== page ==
$\left[-2,3,4\right]$ and the
vector $\overrightarrow{BC}$ equals
$\left[-3,3,-5\right]$. These two vectors
are parallel to the plane and so their cross product is perpendicular to the plane. We find that
$\overrightarrow{AB}\times \overrightarrow{BC}=\left[-27,-22,3\right]$. The equation of the
plane has the form $-27x-22y+3z=d$
where we can find $d$
by substituting the coordinates of any of the three original points. This gives
$d=-34$ and
the answer follows.

## Question 8

Find a vector perpendicular to the two lines
$$x=\left[\begin{array}{c}\hfill 2\hfill \\ \hfill -2\hfill \\ \hfill 1\hfill \end{array}\right]+t\left[\begin{array}{c}\hfill 1\hfill \\ \hfill 0\hfill \\ \hfill 3\hfill \end{array}\right]\phantom{\rule{2em}{0ex}}\text{and}\phantom{\rule{2em}{0ex}}x=\left[\begin{array}{c}\hfill 0\hfill \\ \hfill 2\hfill \\ \hfill 7\hfill \end{array}\right]+t\left[\begin{array}{c}\hfill 4\hfill \\ \hfill -2\hfill \\ \hfill 7\hfill \end{array}\right]$$

**Not correct. Choice (a) is false.**

The first line is
parallel to $\left[1,0,3\right]$ and the
second is parallel to $\left[4,-2,7\right]$.
A vector perpendicular to both lines is therefore the cross product of these two vectors.

**Not correct. Choice (b) is false.**

The first line is
parallel to $\left[1,0,3\right]$ and the
second is parallel to $\left[4,-2,7\right]$.
A vector perpendicular to both lines is therefore the cross product of these two
vectors.

**Your answer is correct.**

**Not correct. Choice (d) is false.**

The first line is
parallel to $\left[1,0,3\right]$ and the
second is parallel to $\left[4,-2,7\right]$.
A vector perpendicular to both lines is therefore the cross product of these two
vectors.

**Not correct. Choice (e) is false.**

## Question 9

The vectors $u$
and $v$
are non-parallel. Which of the following vectors are perpendicular to
$u\times v$?

**There is at least one mistake.**

For example, choice (a) should be true.

**There is at least one mistake.**

For example, choice (b) should be false.

This is just a
scalar multiple of $u\times v$
and is therefore a vector in the same or opposite direction, not perpendicular to
$u\times v$.

**There is at least one mistake.**

For example, choice (c) should be false.

This is the
negative of $u\times v$
and is therefore a vector in the opposite direction to
$u\times v$.

**There is at least one mistake.**

For example, choice (d) should be true.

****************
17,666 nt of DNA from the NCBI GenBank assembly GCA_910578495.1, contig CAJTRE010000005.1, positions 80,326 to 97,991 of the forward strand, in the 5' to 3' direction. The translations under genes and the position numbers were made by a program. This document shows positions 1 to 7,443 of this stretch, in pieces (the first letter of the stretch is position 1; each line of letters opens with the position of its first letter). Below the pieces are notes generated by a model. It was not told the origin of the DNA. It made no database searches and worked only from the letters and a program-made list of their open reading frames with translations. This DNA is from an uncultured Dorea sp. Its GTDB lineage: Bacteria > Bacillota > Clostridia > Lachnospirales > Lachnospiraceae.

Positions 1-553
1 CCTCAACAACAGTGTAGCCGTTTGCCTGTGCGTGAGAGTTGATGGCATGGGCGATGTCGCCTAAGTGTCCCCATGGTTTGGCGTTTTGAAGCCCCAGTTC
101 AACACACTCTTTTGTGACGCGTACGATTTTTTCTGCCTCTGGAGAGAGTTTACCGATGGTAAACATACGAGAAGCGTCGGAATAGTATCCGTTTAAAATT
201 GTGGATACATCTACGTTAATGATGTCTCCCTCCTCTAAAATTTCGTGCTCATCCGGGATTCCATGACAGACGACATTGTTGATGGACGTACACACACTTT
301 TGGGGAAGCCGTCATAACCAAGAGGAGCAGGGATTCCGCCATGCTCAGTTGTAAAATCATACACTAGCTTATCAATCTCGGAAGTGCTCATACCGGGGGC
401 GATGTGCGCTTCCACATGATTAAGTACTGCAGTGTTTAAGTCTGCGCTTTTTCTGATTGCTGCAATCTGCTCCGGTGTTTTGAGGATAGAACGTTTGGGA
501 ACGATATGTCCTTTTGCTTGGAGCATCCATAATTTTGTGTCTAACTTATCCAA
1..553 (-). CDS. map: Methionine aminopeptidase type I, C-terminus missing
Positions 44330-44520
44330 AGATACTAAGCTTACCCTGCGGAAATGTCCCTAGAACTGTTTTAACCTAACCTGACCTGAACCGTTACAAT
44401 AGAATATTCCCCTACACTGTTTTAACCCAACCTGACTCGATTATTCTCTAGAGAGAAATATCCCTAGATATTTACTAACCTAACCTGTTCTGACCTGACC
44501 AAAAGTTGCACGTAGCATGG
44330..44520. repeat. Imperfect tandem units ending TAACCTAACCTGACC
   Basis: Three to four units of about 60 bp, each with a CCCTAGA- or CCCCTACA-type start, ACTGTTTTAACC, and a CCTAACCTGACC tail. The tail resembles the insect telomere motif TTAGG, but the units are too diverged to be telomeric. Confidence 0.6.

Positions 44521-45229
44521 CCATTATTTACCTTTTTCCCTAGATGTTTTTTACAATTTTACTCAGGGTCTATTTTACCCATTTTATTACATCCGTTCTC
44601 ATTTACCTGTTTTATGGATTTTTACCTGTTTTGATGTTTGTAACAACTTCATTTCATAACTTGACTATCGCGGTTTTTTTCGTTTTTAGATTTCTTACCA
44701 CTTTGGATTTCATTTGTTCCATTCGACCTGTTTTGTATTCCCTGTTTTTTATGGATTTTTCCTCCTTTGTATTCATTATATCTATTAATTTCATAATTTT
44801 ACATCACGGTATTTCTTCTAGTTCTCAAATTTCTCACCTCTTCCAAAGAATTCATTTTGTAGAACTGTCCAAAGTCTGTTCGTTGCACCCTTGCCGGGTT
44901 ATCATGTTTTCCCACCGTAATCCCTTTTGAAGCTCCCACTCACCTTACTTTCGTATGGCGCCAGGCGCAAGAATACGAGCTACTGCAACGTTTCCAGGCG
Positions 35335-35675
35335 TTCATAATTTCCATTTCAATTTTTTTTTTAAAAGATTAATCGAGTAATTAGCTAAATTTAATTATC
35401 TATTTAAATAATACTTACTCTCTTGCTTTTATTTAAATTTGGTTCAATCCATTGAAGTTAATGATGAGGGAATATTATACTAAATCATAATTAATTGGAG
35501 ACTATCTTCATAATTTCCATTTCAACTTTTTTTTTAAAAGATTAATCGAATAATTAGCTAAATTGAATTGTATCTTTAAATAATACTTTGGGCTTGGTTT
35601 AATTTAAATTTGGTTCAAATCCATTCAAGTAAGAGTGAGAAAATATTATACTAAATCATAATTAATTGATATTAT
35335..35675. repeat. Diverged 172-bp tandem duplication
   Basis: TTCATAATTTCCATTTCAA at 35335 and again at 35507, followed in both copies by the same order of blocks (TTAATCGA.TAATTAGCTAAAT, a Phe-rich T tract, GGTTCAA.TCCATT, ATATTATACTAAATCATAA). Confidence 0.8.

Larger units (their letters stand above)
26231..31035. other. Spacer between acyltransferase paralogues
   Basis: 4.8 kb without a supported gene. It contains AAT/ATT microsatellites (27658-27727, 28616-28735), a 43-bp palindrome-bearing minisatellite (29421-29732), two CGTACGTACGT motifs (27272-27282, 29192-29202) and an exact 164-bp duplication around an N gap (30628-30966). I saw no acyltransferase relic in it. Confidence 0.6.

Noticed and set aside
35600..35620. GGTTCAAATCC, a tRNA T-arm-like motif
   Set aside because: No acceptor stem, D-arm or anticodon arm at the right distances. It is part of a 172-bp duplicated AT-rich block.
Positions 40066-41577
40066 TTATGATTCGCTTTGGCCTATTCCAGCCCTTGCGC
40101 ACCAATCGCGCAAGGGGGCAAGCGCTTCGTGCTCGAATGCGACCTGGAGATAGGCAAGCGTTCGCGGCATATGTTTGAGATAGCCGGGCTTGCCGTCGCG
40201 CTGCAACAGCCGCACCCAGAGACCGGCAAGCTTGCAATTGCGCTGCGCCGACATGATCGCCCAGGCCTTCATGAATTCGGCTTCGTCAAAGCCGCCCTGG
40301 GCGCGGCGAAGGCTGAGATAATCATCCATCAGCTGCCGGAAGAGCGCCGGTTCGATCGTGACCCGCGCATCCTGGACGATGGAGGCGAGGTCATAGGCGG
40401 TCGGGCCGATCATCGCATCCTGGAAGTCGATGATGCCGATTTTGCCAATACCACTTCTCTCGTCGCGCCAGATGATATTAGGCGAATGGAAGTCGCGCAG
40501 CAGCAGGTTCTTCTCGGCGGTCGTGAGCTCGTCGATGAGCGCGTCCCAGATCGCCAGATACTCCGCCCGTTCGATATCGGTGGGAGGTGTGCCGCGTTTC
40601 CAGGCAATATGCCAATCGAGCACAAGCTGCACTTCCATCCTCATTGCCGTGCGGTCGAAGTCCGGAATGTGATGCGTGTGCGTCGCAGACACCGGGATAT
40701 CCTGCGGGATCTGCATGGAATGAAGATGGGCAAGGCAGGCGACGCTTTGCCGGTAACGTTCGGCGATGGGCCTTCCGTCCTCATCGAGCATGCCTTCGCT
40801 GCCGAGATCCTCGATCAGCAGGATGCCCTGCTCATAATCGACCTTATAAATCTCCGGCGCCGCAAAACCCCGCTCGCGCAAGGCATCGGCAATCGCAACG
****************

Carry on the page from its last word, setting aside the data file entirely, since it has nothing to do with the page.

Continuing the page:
**There is at least one mistake.**

For example, choice (e) should be true.

**There is at least one mistake.**

For example, choice (f) should be false.

The
properties of cross product give
$$\left(u+v\right)\times v=u\times v+v\times v=u\times v+0=u\times v.$$
Therefore this option is certainly not perpendicular to
$u\times v$ – it is
equal to it.

**Your answers are correct**

**True**.**False**. This is just a scalar multiple of $u\times v$ and is therefore a vector in the same or opposite direction, not perpendicular to $u\times v$.**False**. This is the negative of $u\times v$ and is therefore a vector in the opposite direction to $u\times v$.**True**.**True**.**False**. The properties of cross product give $$\left(u+v\right)\times v=u\times v+v\times v=u\times v+0=u\times v.$$ Therefore this option is certainly not perpendicular to $u\times v$ – it is equal to it.

## Question 10

Find the acute angle between the planes
$3x+y+z=0$ and
$x-2y+z=3$.

**Not correct. Choice (a) is false.**

Hint: Find the angle between the normals to the two planes.

**Your answer is correct.**

The two planes are not parallel, since the first plane is perpendicular to
$n=\left[\begin{array}{c}\hfill 3\hfill \\ \hfill 1\hfill \\ \hfill 1\hfill \end{array}\right]$and the second plane
is perpendicular to $m=\left[\begin{array}{c}\hfill 1\hfill \\ \hfill -2\hfill \\ \hfill 1\hfill \end{array}\right]$,
and $n$ is not parallel
to $m$. Denote the
two planes by $ABCD$
and $EBCF$, respectively,
so that $BC$
is the line of intersection.
The diagram above shows that the angle between two planes is the same as the angle
between the normals to the planes, so we need to find the angle between the vectors
$n$ and
$m$. This
angle $\theta $
is given by the now well-known formula
$$cos\theta =\frac{n\cdot m}{\left|\right|n\left|\right|\phantom{\rule{1em}{0ex}}\left|\right|m\left|\right|}=\frac{2}{\sqrt{11}\sqrt{6}}.$$
So, the angle between the two planes is the (acute) angle
$\theta ={cos}^{-1}\frac{2}{\sqrt{66}}\approx 1.32$
radians.

**Not correct. Choice (c) is false.**

Hint: Find the angle between the normals to the two planes.

**Not correct. Choice (d) is false.**

Hint: Find the angle between the normals to the two planes.